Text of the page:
SKOWHEGAN — Three candidates have lined up to compete for the open House District 107 seat made vacant because Democratic House Majority Leader Jeff McCabe is leaving because of term limits and is seeking election to the state Senate.

Candidate Mike Pelletier, 54, the longtime manager of Aubuchon Hardware in Skowhegan, is running as an independent. Skowhegan Selectwoman Betty Austin, 69, is running as a Democrat and Anne Amadon, 56, a longtime party volunteer whose husband, Tim, ran for the same seat two years ago, is running as a Republican.

The district includes all of Skowhegan and the part of East Madison where the county jail is located.

Education, jobs, economic development and the economy all are on the minds of the candidates.

Pelletier said that while he has been active in the community, he has never run for public office. He said he intends to listen to the people and chart his course of action in Augusta based on what he hears. He said he is not affiliated with either major party because of “all the partisan bickering and mud slinging that seem to take place constantly.”

He said he is conservative and has voted mostly Republican.


Pelletier said education is his top concern. He said his area of focus as an education technician was with behaviorally challenged students. His wife is a teacher.

“The lack of parenting is huge, and I think there really needs to be some outreach for parents who don’t know how to parent,” he said. “Poverty and education — they do go hand-in-hand. They’re not getting a head start.”

Pelletier said property taxes and how they apply to schools also are a concern of his. He said Maine needs to be more fiscally responsible about spending on education. He admits he has good ideas but no real answers yet. Another issue, he said, is food waste in schools, such as how much of the free breakfast and lunch is thrown away.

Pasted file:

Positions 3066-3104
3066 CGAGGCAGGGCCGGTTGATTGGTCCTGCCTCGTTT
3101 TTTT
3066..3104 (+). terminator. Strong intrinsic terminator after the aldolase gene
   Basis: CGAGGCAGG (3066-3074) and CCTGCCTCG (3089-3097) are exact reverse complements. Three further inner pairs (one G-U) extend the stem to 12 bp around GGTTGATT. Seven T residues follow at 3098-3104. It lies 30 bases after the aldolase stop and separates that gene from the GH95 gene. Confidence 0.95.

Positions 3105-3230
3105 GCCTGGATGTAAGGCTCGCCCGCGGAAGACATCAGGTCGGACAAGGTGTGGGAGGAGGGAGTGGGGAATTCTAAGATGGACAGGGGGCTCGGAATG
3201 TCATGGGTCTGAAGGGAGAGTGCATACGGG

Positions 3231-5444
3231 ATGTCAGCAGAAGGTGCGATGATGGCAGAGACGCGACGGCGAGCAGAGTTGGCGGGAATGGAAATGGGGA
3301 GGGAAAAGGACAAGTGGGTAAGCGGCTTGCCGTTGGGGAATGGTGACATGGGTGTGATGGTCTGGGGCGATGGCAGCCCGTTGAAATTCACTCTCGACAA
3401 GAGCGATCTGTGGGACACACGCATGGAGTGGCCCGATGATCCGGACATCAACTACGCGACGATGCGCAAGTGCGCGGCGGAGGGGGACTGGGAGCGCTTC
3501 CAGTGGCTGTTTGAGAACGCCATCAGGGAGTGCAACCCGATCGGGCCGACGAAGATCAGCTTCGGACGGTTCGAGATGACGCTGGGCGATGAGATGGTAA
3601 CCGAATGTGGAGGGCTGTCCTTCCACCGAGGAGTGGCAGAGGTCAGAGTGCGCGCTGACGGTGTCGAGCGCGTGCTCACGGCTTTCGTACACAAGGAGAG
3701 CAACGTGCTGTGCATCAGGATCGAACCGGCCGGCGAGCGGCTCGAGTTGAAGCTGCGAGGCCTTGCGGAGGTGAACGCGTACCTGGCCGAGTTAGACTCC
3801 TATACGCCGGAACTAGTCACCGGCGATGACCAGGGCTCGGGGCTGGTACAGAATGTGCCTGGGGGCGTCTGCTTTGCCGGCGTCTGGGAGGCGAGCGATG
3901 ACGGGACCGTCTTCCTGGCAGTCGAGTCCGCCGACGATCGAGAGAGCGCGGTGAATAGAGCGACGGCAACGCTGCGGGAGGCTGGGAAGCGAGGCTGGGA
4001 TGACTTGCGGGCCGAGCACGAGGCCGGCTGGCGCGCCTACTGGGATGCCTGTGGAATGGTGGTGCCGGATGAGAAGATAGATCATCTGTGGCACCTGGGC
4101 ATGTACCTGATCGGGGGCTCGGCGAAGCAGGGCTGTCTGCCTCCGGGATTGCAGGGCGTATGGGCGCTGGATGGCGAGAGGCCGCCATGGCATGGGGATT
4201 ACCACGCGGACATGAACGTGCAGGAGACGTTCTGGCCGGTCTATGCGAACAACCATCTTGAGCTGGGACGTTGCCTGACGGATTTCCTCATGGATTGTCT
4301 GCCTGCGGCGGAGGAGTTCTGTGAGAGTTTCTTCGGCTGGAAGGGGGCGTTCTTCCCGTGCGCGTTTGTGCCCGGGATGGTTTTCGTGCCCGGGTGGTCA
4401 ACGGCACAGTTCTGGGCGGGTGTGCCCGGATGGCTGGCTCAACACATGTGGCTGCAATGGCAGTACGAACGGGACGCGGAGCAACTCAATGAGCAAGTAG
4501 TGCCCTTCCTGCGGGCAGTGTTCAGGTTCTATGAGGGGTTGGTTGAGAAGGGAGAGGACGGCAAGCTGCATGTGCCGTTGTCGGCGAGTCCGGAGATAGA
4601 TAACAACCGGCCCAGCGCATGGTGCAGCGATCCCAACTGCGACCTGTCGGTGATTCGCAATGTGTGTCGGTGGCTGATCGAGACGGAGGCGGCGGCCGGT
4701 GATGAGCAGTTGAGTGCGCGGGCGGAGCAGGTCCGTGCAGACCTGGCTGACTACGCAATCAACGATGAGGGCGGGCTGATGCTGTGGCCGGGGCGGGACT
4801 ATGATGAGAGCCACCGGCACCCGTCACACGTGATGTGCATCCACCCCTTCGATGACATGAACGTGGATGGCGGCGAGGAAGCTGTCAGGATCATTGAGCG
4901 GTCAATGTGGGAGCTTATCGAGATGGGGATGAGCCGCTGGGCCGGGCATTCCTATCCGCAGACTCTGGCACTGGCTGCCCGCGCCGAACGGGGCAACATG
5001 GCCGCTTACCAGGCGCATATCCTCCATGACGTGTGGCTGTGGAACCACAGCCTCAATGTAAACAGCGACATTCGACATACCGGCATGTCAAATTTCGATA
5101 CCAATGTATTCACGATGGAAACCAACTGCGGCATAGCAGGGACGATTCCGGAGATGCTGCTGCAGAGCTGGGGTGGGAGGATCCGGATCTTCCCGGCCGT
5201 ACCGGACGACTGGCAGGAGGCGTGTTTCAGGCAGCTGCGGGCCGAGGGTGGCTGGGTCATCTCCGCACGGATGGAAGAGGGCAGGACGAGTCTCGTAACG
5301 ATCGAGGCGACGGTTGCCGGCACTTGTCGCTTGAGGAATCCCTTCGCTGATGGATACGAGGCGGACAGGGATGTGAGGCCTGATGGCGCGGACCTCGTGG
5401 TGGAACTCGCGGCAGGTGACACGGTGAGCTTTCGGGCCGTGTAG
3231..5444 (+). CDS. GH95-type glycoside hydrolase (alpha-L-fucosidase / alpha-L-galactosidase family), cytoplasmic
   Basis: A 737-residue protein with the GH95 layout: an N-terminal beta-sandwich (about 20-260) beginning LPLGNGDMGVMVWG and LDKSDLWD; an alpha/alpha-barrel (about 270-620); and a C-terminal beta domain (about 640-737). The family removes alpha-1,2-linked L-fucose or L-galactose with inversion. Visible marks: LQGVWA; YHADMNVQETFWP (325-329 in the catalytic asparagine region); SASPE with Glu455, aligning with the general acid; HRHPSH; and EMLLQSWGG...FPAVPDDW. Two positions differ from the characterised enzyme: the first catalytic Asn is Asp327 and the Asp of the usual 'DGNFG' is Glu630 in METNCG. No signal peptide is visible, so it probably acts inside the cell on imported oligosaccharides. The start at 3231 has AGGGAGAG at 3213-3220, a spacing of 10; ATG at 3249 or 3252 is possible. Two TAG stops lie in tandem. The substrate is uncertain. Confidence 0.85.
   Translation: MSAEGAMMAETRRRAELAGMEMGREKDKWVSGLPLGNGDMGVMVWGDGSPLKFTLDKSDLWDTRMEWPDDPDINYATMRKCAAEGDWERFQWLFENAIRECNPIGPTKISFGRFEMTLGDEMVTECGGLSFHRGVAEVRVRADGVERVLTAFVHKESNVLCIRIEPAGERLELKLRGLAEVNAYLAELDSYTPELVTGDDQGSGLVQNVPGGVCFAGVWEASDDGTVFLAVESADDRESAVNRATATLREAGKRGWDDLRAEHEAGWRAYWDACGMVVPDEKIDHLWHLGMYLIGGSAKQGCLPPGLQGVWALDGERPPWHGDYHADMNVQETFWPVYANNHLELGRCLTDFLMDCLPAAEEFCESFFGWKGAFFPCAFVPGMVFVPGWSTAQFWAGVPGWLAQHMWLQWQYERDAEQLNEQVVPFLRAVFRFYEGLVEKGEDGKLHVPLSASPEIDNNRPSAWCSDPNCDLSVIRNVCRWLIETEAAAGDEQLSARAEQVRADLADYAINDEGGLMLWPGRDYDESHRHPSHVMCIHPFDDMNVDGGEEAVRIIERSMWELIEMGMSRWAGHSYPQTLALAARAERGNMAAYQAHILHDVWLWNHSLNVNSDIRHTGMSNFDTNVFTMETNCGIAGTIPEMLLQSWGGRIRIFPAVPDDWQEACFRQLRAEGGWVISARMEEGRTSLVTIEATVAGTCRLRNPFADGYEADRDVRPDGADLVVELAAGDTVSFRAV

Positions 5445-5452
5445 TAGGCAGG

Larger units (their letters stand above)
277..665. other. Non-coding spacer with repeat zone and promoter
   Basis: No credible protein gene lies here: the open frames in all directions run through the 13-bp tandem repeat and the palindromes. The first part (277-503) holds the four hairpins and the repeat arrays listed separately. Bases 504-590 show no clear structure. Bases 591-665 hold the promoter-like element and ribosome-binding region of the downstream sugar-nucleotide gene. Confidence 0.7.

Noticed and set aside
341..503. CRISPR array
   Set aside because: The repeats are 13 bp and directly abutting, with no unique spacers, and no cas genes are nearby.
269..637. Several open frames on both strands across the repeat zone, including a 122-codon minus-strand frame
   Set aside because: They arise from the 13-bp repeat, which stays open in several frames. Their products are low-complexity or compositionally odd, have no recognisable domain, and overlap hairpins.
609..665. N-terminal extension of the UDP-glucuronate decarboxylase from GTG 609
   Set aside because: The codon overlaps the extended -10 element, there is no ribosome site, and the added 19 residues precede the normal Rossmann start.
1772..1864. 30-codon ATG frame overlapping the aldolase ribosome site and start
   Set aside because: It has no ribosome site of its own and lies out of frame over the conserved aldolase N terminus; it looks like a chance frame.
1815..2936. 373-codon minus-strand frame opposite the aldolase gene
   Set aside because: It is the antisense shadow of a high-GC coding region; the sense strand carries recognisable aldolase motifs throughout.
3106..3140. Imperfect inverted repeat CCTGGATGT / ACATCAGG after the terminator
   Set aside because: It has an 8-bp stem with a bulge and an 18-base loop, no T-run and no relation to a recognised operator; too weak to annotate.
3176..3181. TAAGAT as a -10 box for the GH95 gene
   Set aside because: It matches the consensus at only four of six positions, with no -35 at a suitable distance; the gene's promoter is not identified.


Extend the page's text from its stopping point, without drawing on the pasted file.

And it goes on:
For Anne Amadon, the big issues facing Skowhegan are jobs and the economy.

“We’ve got to buckle together and find a way to bring into the area some good-paying jobs,” she said. “People cannot live on minimum wage, and businesses will not survive.”

Amadon said that when jobs are considered, the question of energy costs in Maine arises. She said it is important to encourage large businesses to come to Maine, and the cost of doing business — fuel, electricity — can be prohibitive. She said legislators should “put it all on the table” and come up with a plan to lower energy costs.


“I want to go down there and represent the people of my town … not special interest groups … not lobbyists … I don’t want to be bullied by any particular party,” she said. “I want to go down there and vote for what I feel is the best thing for our town.”

Austin said she has a track record of working for the people and is willing to listen and collaborate with other legislators in Augusta to get work done.

She said economic development is key to bringing “good-paying jobs” and a better standard of living to Skowhegan. Part of that, she said, is making education available to everyone to learn a trade or to get a college degree.

“I’m concerned about young people having such high debt load when they graduate from college,” she said. “And I’m not sure what the answer for that is, but I just know that education and getting people educated so they can do jobs is so important.”

Austin said health issues also are important — making sure people are healthy and fit, such as using the walking and bike trails in Skowhegan.

“The healthier we are, the less we’re a burden to society; and the healthier we are, the more we can work. It all goes together,” she said.

Doug Harlow — 612-2367

[email protected]


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